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What Sales Teams Can Learn From the New England Patriots

By John Chapin

Even those who aren’t fans of the New England Patriots have to admit the team has a formula that works. And the truth is, the Patriots’ secret isn’t so secret—in fact, it’s rather simple and obvious. However, simple and obvious doesn’t mean easy.

Here are four ways a sales team can use the best team in football’s formula to dominate its own field of play:

No. 1: Be willing to charge into Hell.
“Everyone wants to go to Heaven, but no one wants to die.” I’m not sure who said that, but it is the mindset of most people when it comes to achieving almost anything great. When I work with an organization on where it wants to go, everyone is all smiles—until we start discussing the actual plan for what it will take to get there. Then facial expressions change quickly. Most people want the weight loss, the great relationship, and the win, without the work. If you want to achieve your version of six straight AFC Championship Games and a record nine Super Bowls, not only do you have to work, but you have to far outwork everyone else. You also have to endure great mental and physical pain to grow and become the person and/or team worthy of the reward. There will be long days, tough calls and conversations, rejection, failures, and trials and tribulations that will make the grittiest of individuals cower. Yes, the prize will be worth it, but it takes a lot of blood, sweat, tears, and pain to get there.

No. 2: Create a winning culture.
The winning culture is built on a foundation of working hard and doing your job. As we know, rarely is it the most intelligent or talented that win—it’s the person who shows up early, leaves late, and gets the job done no matter what. Julian Edelman, a seventh round draft pick, shows up at 5:30 a.m.—before anyone else. Danny Amendola, undrafted, works his butt off too. Same with Chris Hogan, who had only one year of college football experience and about 150 yards receiving. (By the way, he had more yards than his entire college career in one game against Pittsburgh—80, a Patriot AFC Championship record.) The culture also includes perseverance, persistence, mental toughness, a positive attitude, and a team-over-individual mindset. The Patriots had to let two great players go this year because they were poisoning the team. Not easy, but they understand that one negative person, no matter how good, hurts the team in the long run. A team is only as strong as its weakest link, and the weakest link hurts everyone involved with or touched by the team. Your weakest link is hurting you, your profits, your other workers, and ultimately your customers.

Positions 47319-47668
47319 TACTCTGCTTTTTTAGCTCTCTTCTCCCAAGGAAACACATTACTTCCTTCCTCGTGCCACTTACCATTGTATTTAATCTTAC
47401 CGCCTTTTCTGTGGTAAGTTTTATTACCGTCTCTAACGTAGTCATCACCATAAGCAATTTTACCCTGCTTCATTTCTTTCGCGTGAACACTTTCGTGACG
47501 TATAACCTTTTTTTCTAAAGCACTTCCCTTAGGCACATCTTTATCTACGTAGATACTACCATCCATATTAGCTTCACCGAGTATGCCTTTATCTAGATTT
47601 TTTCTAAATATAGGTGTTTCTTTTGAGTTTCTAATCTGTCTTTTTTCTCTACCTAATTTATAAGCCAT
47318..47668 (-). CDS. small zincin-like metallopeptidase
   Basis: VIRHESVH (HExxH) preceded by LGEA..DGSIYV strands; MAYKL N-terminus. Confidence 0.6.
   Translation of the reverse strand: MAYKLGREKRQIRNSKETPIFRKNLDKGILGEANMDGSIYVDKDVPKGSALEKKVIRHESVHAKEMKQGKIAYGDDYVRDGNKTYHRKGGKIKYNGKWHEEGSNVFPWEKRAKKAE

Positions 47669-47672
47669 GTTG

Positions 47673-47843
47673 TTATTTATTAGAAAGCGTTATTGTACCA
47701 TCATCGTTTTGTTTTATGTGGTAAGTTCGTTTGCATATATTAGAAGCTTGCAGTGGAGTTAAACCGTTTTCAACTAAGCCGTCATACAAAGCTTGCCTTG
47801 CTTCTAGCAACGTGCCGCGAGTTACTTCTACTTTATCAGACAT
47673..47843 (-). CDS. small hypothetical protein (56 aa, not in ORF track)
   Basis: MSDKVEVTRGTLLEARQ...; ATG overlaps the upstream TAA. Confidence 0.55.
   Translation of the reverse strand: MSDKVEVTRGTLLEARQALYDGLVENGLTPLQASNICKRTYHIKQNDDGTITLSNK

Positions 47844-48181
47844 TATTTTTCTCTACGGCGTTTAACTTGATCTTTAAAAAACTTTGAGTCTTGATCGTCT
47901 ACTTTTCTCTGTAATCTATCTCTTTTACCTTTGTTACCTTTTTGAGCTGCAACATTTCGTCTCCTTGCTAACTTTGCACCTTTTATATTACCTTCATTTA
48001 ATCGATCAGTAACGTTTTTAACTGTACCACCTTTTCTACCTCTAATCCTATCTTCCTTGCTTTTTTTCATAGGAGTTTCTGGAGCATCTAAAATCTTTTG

No. 3: Develop a leadership team that isn’t afraid to lead.
Leading includes setting expectations, holding people accountable, being a good example, being willing to work hard and make tough decisions, and not giving in to the whiners and complainers. Recently I worked with a company that wanted to get all of its salespeople to the level of the top two producers. I offered them a process to follow, which, when used by other companies, increased sales by an average of 278% over 12 months. The initial reaction from a member of the management team was “If we put this together and force our people to learn it, there will be a revolt. They already think we’re pushing them too hard.” When I asked who would object, I was told it would be the lowest performers. I then asked two pointed questions: Why are they concerned about the opinions of the lowest performers who probably shouldn’t be there anyway? Who is running the company—them, or the lowest performers?

The biggest issues I see in the workplace are a lack of accountability and letting negative, low-performers poison the environment. How long do you think negative people last in the New England Patriots’ locker room? How long are people allowed to skirt their responsibilities and not do their jobs? Exactly. We all know their motto: Do your job. That’s one key reason they are great. True leadership requires being willing to work hard, deal with the issues head on, and get negative, lazy people on board—or out—quickly.

No. 4: Have a process that works—and people who buy in and are committed.
The New England Patriots have a successful process that works. Everyone follows in lock step, like an elite military organization. Those who show up in the locker room are expected to follow and trust in the process. No questioning, no complaining about the hard work, no distractions from the process, just complete faith that the process works and that those calling the shots know exactly what they’re doing. Their only job is to get in line, follow along, do their jobs, and go to a record ninth Super Bowl.

Chapin is an award-winning speaker, trainer, and coach and the primary author of the gold-medal-winning “Sales Encyclo­pe­dia.” Find him at



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